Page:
Network Rail has hit back at suggestions that it banned an image of St John the Evangelist from its newly revamped Rochester station because it would have offended "multi-cultural values".
The new designs for the station, which cost £26 million, include iconography inspired by the historic Medway town's ancient cathedral, founded in 604 AD and the second oldest in the country after Canterbury. The image of the saint was to be among them.
It was dropped at the design stage, leading to suggestions that it was not included because it was too "Christian".
The move came after an advert for the Lord's Prayer was banned from cinemas. The Bishop of Rochester, Rt Rev James Langstaff, suggested that the Rochester station decision was another example of anti-Christian bias. "Having worked with other religious groups, they do not find Christianity uncomfortable at all," he said. "I don't think they will be offended but rather respect our expressions of faith."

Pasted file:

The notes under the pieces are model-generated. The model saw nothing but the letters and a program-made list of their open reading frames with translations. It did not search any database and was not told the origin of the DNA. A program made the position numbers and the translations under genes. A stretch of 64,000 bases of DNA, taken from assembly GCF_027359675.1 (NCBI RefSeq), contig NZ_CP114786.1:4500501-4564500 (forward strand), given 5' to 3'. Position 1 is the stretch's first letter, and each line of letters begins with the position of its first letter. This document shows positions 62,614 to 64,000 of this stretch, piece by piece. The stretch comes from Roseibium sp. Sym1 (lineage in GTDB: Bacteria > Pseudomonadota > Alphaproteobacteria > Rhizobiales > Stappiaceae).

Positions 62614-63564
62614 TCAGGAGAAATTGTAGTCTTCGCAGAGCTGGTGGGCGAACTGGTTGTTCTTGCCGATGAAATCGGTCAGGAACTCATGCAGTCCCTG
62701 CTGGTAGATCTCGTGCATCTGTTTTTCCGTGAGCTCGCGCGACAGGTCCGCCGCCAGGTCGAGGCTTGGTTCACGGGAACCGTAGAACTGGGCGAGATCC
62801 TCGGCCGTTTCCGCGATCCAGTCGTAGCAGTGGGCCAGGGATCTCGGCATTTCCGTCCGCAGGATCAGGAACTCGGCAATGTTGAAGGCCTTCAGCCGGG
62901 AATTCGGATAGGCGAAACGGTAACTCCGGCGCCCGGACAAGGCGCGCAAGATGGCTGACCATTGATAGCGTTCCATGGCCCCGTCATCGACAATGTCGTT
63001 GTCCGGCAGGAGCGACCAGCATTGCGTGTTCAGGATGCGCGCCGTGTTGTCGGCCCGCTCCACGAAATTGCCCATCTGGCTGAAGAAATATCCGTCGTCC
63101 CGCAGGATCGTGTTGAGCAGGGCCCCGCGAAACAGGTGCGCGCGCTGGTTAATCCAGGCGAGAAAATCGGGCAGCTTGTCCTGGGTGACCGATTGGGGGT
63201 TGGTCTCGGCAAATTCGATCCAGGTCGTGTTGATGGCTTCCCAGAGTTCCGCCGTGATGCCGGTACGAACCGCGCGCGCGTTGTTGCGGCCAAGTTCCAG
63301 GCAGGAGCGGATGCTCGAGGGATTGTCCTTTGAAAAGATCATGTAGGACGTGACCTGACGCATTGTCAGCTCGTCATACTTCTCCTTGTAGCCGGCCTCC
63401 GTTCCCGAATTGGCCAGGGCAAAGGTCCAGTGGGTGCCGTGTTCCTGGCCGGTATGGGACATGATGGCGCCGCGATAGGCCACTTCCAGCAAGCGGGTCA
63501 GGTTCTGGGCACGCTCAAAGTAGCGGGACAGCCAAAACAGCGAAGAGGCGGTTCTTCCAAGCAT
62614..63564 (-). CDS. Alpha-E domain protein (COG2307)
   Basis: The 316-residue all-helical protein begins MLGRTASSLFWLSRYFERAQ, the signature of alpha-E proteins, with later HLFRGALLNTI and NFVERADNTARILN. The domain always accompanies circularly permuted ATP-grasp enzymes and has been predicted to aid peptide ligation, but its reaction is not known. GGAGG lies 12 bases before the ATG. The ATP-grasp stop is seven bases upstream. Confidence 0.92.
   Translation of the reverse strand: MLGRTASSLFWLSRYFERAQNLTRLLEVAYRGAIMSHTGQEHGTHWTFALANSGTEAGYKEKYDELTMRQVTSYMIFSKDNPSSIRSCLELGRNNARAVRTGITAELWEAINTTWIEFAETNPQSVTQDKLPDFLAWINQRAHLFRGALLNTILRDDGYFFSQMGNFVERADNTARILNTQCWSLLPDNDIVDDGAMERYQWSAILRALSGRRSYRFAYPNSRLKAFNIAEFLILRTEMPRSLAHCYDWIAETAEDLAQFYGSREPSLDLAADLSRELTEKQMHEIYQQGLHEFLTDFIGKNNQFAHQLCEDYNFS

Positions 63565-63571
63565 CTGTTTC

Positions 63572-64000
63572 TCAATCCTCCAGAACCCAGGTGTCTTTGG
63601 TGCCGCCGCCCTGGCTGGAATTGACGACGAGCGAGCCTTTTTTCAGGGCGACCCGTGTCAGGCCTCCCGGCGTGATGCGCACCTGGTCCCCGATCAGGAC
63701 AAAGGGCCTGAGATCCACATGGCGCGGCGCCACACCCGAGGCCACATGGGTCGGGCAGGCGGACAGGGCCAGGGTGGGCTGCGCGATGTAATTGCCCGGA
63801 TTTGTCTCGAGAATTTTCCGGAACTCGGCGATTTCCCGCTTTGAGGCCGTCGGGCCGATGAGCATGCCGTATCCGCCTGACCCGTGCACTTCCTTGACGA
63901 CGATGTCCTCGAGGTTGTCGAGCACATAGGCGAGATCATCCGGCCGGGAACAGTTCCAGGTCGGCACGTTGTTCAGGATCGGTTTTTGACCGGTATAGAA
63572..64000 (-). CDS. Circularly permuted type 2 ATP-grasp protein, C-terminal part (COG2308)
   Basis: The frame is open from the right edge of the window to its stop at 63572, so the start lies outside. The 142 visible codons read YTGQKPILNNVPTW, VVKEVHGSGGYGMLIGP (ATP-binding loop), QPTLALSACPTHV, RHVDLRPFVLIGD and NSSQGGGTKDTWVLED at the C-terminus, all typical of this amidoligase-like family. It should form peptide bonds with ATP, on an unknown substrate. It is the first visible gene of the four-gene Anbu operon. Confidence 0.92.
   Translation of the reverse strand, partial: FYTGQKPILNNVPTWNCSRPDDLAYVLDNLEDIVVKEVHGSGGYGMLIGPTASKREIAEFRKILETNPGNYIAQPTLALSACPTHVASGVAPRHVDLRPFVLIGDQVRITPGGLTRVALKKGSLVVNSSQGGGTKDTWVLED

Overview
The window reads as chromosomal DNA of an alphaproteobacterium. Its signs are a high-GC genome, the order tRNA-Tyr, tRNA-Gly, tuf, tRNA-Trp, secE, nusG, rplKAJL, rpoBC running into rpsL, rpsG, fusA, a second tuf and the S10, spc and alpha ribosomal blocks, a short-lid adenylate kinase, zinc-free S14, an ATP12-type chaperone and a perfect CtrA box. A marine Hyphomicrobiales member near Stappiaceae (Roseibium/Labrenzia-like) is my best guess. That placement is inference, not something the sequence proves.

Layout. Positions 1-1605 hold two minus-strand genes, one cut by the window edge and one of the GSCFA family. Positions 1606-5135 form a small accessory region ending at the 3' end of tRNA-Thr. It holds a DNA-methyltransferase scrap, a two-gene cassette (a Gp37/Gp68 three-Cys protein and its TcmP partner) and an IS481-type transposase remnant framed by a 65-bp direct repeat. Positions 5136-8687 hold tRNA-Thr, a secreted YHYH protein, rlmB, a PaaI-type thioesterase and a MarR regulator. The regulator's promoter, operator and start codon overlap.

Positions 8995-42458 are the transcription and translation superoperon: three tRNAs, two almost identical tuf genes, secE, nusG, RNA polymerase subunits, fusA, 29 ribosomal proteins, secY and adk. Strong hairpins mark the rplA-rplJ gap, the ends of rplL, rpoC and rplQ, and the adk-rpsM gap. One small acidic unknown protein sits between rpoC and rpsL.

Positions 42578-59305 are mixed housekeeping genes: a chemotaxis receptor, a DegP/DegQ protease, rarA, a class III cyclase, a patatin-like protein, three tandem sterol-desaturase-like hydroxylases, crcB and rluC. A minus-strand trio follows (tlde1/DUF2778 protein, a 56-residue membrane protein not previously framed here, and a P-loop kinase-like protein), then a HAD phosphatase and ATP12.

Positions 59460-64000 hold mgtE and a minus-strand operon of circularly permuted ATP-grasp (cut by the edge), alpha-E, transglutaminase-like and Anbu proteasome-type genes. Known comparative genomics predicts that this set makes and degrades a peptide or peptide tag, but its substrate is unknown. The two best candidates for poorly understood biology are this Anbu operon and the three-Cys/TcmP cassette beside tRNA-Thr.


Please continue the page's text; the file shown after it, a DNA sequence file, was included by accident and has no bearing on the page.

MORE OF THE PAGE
The work was produced by artist Katayoun Dowlatshahi. She said: 'I don't think it's the right decision. We should be allowed to celebrate our Christian heritage. In the context of Rochester's past, it was not the right thing to do.'
The row has attracted widespread comment, including from Conservative MP Mark Pritchard, who tweeted: "Network Rail air brush St John the Evangelist from Rochester station. Christian heritage probably biggest pull for tourists using railway!!"
However, Network Rail was adamant that the decision, taken locally, was simply a design question and was intended to ensure "balance" in the finished product, which includes several other images of the cathedral.
It said in a statement: "Station artwork decisions are taken locally and there are no national rules on what must or must not be included. On this occasion, the artist was asked to depict imagery of the medieval architecture of Rochester. The draft design had several images of the Cathedral, some of which the artist replaced to allow more variety in the artwork but the others remain."
A spokesman told Christian Today that Network Rail had prayer rooms at some of its stations and supported railway chaplains. "It is just not true that we are anti-religious or anti-Christian," he said.
This article was originally published in Christian Today.